SK Hynix this morning has thrown their hat into the ring as the second company to announce memory based on the HBM2E standard. While the company isn’t using any kind of flash name for the memory (ala Samsung’s Flashbolt), the idea is the same: releasing faster and higher density HBM2 memory for the next generation of high-end processors. Hynix’s HBM2E memory will reach up to 3.6 Gbps, which as things currently stand, will make it the fastest HBM2E memory on the market when it ships in 2020.
As a quick refresher, HBM2E is a small update to the HBM2 standard to improve its performance, serving as a mid-generational kicker of sorts to allow for higher clockspeeds, higher densities (up to 24GB with 12 layers), and the underlying changes that are required to make those happen. Samsung was the first memory vendor to announce HBM2E memory earlier this year, with their 16GB/stack Flashbolt memory, which runs at up to 3.2 Gbps. At the time, Samsung did not announce a release date, and to the best of our knowledge, mass production still hasn’t begun.
Not to be left behind, SK Hynix is now also readying their own HBM2E memory. In terms of performance, SK Hynix says that their memory will be able to clock at up to 3.6 Gbps/pin, which would give a full 1024-pin stack a total of 460GB/sec of memory bandwidth, and in the process the lead for HBM2E memory speeds. And for more advanced devices which employ multiple stacks (e.g. server GPUs), this means a 4-stack processor could be paired up with as much as 1.84TB/sec of memory bandwidth, a massive amount by any measure. Meanwhile their capacity is doubling, from 8 Gb/layer to 16 Gb/layer, allowing a full 8-Hi stack to reach a total of 16GB. It’s worth noting that the revised HBM2 standard actually allows for 12-Hi stacks, for a total of 24GB/stack, however we’ve yet to see anyone announce memory quite that dense.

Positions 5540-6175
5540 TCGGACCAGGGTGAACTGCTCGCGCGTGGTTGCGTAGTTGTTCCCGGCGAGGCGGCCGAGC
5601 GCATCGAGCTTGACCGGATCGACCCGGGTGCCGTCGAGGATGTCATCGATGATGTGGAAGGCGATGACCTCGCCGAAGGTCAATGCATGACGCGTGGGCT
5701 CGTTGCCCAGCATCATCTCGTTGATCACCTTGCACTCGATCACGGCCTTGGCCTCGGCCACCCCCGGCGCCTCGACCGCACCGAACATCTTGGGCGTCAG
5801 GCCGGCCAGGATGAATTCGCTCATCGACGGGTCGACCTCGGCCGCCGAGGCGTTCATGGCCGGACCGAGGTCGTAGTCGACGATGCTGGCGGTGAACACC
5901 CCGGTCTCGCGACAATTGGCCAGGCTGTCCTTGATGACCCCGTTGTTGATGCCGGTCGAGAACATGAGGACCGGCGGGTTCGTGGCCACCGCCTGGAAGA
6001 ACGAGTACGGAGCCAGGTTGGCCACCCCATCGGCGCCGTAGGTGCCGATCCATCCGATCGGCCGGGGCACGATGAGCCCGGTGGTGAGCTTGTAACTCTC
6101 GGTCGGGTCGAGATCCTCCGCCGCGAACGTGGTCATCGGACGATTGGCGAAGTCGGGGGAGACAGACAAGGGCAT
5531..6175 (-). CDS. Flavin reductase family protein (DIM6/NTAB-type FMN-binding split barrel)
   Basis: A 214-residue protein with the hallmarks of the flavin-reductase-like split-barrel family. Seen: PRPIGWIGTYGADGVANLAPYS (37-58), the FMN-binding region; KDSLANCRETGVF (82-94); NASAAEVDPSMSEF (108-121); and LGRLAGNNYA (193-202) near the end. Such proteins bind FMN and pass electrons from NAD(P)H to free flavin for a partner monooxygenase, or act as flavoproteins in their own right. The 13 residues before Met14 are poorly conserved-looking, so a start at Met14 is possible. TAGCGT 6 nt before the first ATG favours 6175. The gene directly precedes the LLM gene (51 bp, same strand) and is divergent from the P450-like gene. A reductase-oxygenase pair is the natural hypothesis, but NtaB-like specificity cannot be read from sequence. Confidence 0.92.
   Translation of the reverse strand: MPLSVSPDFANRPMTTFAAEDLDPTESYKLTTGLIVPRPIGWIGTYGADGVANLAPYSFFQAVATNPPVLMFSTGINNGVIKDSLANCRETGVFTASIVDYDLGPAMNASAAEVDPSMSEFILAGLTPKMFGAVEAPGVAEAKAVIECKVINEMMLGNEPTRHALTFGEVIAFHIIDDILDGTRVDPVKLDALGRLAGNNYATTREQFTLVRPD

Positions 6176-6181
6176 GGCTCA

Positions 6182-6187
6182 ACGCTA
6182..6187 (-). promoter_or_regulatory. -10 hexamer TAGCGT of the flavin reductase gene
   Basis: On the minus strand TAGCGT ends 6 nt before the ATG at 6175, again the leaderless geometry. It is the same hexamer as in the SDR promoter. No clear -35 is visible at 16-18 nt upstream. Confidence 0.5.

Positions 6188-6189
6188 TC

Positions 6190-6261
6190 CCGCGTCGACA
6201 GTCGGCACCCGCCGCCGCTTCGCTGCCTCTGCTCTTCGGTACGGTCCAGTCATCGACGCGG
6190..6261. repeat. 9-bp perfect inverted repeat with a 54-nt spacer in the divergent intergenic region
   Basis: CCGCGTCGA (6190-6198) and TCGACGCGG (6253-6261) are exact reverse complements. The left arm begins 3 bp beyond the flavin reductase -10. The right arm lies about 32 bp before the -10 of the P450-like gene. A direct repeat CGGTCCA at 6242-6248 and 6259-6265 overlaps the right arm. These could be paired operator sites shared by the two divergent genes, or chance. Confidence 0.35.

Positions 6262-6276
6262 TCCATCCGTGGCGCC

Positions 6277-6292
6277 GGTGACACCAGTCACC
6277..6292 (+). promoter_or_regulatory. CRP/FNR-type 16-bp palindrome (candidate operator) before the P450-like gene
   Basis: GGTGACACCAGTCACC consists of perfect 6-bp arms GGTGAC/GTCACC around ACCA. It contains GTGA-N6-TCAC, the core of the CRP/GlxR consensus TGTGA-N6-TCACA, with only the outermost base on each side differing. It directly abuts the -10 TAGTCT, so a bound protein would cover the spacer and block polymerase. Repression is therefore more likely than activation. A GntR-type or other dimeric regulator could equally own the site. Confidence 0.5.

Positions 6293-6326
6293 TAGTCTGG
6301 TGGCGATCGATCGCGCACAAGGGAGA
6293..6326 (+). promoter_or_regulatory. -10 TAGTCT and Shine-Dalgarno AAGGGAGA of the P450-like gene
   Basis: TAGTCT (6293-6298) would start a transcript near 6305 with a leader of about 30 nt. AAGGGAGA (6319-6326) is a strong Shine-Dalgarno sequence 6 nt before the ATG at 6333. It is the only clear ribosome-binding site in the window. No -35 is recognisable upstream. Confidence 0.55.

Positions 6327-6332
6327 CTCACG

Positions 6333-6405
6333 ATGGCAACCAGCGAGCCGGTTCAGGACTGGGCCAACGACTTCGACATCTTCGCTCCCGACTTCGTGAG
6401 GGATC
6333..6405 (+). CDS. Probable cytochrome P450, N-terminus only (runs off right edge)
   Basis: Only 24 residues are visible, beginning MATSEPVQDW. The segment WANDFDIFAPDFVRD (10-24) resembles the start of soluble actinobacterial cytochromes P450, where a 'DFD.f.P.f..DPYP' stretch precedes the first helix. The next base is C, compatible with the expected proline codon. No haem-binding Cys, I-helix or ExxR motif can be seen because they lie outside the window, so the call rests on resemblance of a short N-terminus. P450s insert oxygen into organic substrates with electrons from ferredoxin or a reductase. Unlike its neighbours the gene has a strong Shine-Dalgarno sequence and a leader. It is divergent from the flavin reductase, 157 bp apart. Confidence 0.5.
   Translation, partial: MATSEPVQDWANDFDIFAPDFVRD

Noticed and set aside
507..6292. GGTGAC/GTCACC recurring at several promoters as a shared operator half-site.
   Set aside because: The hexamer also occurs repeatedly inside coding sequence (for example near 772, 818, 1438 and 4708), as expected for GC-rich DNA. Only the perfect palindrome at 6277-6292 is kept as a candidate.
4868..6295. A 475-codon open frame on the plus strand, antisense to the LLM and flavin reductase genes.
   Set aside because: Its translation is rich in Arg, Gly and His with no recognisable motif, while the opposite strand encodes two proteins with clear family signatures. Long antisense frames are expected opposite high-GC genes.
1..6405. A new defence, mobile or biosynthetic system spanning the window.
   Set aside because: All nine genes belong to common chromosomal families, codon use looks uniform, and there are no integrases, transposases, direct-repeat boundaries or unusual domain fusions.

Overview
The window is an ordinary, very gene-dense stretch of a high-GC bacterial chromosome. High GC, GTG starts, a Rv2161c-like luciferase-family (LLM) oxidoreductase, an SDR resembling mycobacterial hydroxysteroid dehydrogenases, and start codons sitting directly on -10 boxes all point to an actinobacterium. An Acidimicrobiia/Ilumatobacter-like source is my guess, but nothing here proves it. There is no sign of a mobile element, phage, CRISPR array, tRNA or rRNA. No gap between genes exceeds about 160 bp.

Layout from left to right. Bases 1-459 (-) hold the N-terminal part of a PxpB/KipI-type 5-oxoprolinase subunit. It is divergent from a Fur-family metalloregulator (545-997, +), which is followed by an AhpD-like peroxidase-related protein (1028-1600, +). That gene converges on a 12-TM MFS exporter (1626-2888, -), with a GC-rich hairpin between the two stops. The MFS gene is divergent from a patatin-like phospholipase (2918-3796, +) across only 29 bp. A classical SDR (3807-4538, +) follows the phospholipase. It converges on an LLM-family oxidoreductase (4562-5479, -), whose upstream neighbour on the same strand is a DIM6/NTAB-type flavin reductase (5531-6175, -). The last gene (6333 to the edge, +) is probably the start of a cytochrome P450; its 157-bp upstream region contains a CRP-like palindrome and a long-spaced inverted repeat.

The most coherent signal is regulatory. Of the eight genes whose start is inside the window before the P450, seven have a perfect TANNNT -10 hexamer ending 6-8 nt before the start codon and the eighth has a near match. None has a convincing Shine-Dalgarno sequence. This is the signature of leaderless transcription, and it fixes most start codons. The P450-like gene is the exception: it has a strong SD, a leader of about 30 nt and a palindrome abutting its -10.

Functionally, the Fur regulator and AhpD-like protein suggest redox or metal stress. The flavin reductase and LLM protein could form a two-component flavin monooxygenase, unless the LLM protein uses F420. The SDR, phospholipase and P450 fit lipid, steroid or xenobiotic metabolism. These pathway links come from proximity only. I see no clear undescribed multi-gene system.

Given SK Hynix’s announcement, it’s interesting to note just how quickly HBM2 memory speeds have ramped up here: HBM2 vendors could barely do 1.9 Gbps 24 months ago, and now we’re looking at a near doubling of memory speeds in 3 years. This is a rather significant gain in a short period of time, especially with only a minor revision to the HBM2 spec being required. That said, I remain curious as to how SK Hynix (and Samsung) are going to deal with the heat of an 8-Hi stack running at those clocks; the HBM design philosophy is wide-and-slow, and 3.6 Gbps arguably isn’t so slow.
With their HBM2E memory set to go into mass production in 2020, SK Hynix expects the new memory to be used on “supercomputers, machine learning, and artificial intelligence systems that require the maximum level of memory performance.” All of these are distinctly high-end applications where HBM2 is already being heavily used today, so HBM2E is a natural extension to that market. At the same time, it’s also a reflection of the price/margins that HBM2 carries. HBM2 has remained (stubbornly) high-priced well after its release – a situation that memory manufacturers seem to be perfectly content with – and we’re not expecting HBM2E to change that. So expect to see SK Hynix’s HBM2E memory remain the domain of servers and other high-end equipment.